Thank you

  • #2
    Your employer is not obligated to accommodate your request to not work with a certain manager. Whether they have done so in the past is irrelevant. There are times it is in the best interest of the employer to keep employees apart and other times when it is not. This is their call to make. Employees do not get to choose their managers. It doesn't work that way.

    While the comment in the meeting is straight from the dark ages, until it affects you, you do not have a cause of action. In other words, you can't sue because your employer made a stupid sexist comment. You could if they refused to hire you because of outdated stereotypes about women.

    If you aren't able to perform part of your job, then it is legal and a legitimate reason to have another employee covering more than you do. Same for scheduling FT employees for more hours than PT ones. That you may have worked more hours when they were understaffed by 2 doesn't mean you are somehow entitled to more hours now that they have hired more staff.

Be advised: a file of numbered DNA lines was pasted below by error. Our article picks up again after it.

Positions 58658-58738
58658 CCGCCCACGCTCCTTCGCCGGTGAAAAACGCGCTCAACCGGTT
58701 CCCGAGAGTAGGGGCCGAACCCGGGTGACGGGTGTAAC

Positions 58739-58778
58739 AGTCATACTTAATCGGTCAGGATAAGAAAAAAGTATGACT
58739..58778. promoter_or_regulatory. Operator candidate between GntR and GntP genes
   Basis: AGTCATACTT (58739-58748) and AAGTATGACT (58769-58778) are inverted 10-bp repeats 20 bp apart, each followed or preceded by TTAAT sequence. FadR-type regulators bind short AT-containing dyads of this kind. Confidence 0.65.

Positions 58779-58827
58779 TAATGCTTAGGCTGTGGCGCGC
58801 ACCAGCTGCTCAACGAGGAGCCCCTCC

Poor management isn't covered by law either. You can't make them get rid of the difficult supervisor.

    Federal protection for pregnancy discrimination offers protection for those with at least 15 employees. What has adverse action has been taken against you because you are pregnant? It isn't clear from your post.
    I post with the full knowledge and support of my employer, though the opinions rendered are my own and not necessarily representative of their position. In other words, I'm a free agent.

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    • #3